It really is a bit like David and Goliath . Except this time David is not the House of Israel.

    The provocative acts from seizing historical sites in lands next door , to bombings by the IDF in recent weeks make your arguments about who tries to seek peace seem bias.

    How is it you continue to post? Have you NO conscience?

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  • 302. At 5:18pm on 11 Apr 2010, powermeerkat wrote:

    SD



    Communist China, authoritarian unstable corrupt Russia, Stalinist North Korea, Islamist Iran....

    Not to mention autonomous murderous outfits like al-Qaida., and semi-autonomous like Quds.

    Now, is it enough for ya?

    I think I've itemized those countries as threats not to U.S. but to the entire civilized, Western world as well - long time ago.

    More than once.

    Please, don't ask me again to repeat it.

    'casue I won't.

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  • 303. At 5:39pm on 11 Apr 2010, SaintDominick wrote:

    Ref 300, Magic

    Hugo Chavez does not have to send "dignity battalions" to harass the elite, they do it spontaneously and enthusiastically. In fact, according to my cousins, the biggest problem they have is not Chavez's government, but the masses of enthusiastic supporters who often pose a threat to the upper middle class and the rich. It is a battle between the haves and the have nots based on grievances not too dissimilar from the ones you have voiced.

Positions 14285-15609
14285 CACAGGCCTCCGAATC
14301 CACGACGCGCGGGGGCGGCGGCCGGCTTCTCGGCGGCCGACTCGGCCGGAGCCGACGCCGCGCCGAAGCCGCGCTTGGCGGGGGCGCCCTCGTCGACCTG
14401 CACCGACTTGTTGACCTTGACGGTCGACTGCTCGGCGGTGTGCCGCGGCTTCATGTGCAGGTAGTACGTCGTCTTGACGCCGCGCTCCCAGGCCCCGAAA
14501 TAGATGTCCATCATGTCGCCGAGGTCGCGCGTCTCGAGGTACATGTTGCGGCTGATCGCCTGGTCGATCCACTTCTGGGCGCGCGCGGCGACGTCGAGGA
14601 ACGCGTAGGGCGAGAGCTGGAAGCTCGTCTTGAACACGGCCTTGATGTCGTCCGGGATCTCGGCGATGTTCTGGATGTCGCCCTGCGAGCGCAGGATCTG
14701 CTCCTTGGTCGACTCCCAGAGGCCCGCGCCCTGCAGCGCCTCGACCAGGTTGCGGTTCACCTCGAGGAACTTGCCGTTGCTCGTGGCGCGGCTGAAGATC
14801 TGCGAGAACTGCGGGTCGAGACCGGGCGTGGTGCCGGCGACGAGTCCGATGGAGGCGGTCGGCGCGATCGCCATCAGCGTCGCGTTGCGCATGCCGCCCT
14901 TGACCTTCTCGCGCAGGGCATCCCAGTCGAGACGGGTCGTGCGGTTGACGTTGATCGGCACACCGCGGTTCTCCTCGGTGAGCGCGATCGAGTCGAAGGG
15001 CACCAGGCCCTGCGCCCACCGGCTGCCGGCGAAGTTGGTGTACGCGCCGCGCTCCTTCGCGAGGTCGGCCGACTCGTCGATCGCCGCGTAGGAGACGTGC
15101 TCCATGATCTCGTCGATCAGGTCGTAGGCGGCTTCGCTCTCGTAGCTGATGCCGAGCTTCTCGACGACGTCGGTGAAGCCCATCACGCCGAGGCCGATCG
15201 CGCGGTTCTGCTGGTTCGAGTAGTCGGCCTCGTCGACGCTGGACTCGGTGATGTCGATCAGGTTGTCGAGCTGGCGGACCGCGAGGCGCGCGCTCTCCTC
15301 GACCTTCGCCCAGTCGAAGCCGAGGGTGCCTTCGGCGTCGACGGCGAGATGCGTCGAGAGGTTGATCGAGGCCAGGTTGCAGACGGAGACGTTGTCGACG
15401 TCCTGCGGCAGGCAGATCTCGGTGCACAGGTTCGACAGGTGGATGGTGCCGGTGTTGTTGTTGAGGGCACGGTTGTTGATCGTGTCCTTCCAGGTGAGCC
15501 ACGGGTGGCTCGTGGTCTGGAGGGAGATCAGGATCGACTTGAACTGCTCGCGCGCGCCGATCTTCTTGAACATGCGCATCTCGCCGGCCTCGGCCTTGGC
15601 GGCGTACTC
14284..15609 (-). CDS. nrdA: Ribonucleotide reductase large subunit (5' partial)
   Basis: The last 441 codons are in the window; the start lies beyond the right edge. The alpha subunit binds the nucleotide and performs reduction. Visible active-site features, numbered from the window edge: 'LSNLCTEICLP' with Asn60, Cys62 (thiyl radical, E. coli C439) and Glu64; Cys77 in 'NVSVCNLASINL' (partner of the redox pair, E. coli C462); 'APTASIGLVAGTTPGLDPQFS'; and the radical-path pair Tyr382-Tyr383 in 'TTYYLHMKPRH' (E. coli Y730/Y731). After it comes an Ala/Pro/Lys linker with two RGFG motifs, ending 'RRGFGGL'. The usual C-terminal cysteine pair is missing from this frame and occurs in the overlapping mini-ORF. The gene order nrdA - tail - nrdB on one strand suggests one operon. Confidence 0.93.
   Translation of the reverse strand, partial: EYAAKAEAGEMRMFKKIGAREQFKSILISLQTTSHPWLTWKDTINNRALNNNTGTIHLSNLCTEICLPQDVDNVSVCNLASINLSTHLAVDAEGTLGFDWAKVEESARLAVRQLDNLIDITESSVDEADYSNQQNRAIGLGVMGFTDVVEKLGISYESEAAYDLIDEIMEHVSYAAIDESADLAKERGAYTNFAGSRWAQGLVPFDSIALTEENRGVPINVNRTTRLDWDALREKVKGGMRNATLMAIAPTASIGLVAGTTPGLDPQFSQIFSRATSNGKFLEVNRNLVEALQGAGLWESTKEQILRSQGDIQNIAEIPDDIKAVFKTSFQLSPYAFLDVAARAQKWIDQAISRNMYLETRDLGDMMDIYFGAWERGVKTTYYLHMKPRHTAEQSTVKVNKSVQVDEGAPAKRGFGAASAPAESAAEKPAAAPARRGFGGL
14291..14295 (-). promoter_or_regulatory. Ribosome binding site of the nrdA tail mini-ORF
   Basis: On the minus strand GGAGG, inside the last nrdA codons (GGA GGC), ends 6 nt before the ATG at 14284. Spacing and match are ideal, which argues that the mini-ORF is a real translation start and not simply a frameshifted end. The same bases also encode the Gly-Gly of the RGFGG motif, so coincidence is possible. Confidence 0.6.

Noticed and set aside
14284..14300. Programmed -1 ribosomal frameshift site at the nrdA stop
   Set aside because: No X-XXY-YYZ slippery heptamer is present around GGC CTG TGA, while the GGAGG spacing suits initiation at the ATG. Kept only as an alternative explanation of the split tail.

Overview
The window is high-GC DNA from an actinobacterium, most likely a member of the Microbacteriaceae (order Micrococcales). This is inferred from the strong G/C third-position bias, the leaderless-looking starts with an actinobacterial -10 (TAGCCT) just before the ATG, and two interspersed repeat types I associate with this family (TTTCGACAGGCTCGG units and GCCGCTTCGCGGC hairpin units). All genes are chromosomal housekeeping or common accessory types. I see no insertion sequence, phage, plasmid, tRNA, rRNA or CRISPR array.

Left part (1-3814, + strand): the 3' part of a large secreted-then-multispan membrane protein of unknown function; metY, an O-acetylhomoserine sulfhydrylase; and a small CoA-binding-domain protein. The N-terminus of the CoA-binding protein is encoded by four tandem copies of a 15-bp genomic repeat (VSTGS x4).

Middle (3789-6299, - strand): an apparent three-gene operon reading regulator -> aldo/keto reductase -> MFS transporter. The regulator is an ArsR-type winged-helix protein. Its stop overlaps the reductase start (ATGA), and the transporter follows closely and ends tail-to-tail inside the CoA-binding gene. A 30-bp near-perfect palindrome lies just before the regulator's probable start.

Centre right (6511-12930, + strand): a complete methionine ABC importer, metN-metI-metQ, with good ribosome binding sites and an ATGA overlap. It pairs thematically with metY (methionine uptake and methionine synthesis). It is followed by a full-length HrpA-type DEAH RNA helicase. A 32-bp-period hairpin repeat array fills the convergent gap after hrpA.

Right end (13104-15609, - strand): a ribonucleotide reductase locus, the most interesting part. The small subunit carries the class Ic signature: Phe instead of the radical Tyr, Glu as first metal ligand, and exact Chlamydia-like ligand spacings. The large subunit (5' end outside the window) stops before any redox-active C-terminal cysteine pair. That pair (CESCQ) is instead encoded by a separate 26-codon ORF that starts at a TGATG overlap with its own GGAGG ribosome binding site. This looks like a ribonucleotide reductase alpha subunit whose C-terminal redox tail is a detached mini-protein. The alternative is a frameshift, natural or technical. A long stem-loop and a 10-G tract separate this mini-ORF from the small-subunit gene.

Remember what you said when the topic of the day was AIG executive compensation? You were calling for government intervention to set specific salary limits for executives, instead of the traditional capitalist model we have used for decades with free market, board members, and shareholders determining executive compensation.

    In recent days you have advocated the elimination of benefits enjoyed by civil servants because people like you don't get them.

    Guess what, that's what the dignity battalions in Venezuela are saying!

    The unfortunate reality is that the same socio-economic problems that are evident in many Latin American countries are becoming apparent in the USA. I believe the hatred and the complaints we hear from the Tea Party and people like you are influenced by the failure of our education system, our large rate of high school dropouts, and their failure to get meaningful and well compensated employment. Add to that the erosion of semi-skilled jobs, a shift to a service oriented economy, and the inability of many Americans to fill the high tech jobs that are available in our country and you don't have to go to Latin America to understand the causes of the socio-economic struggle and anxiety that are evident in so many countries.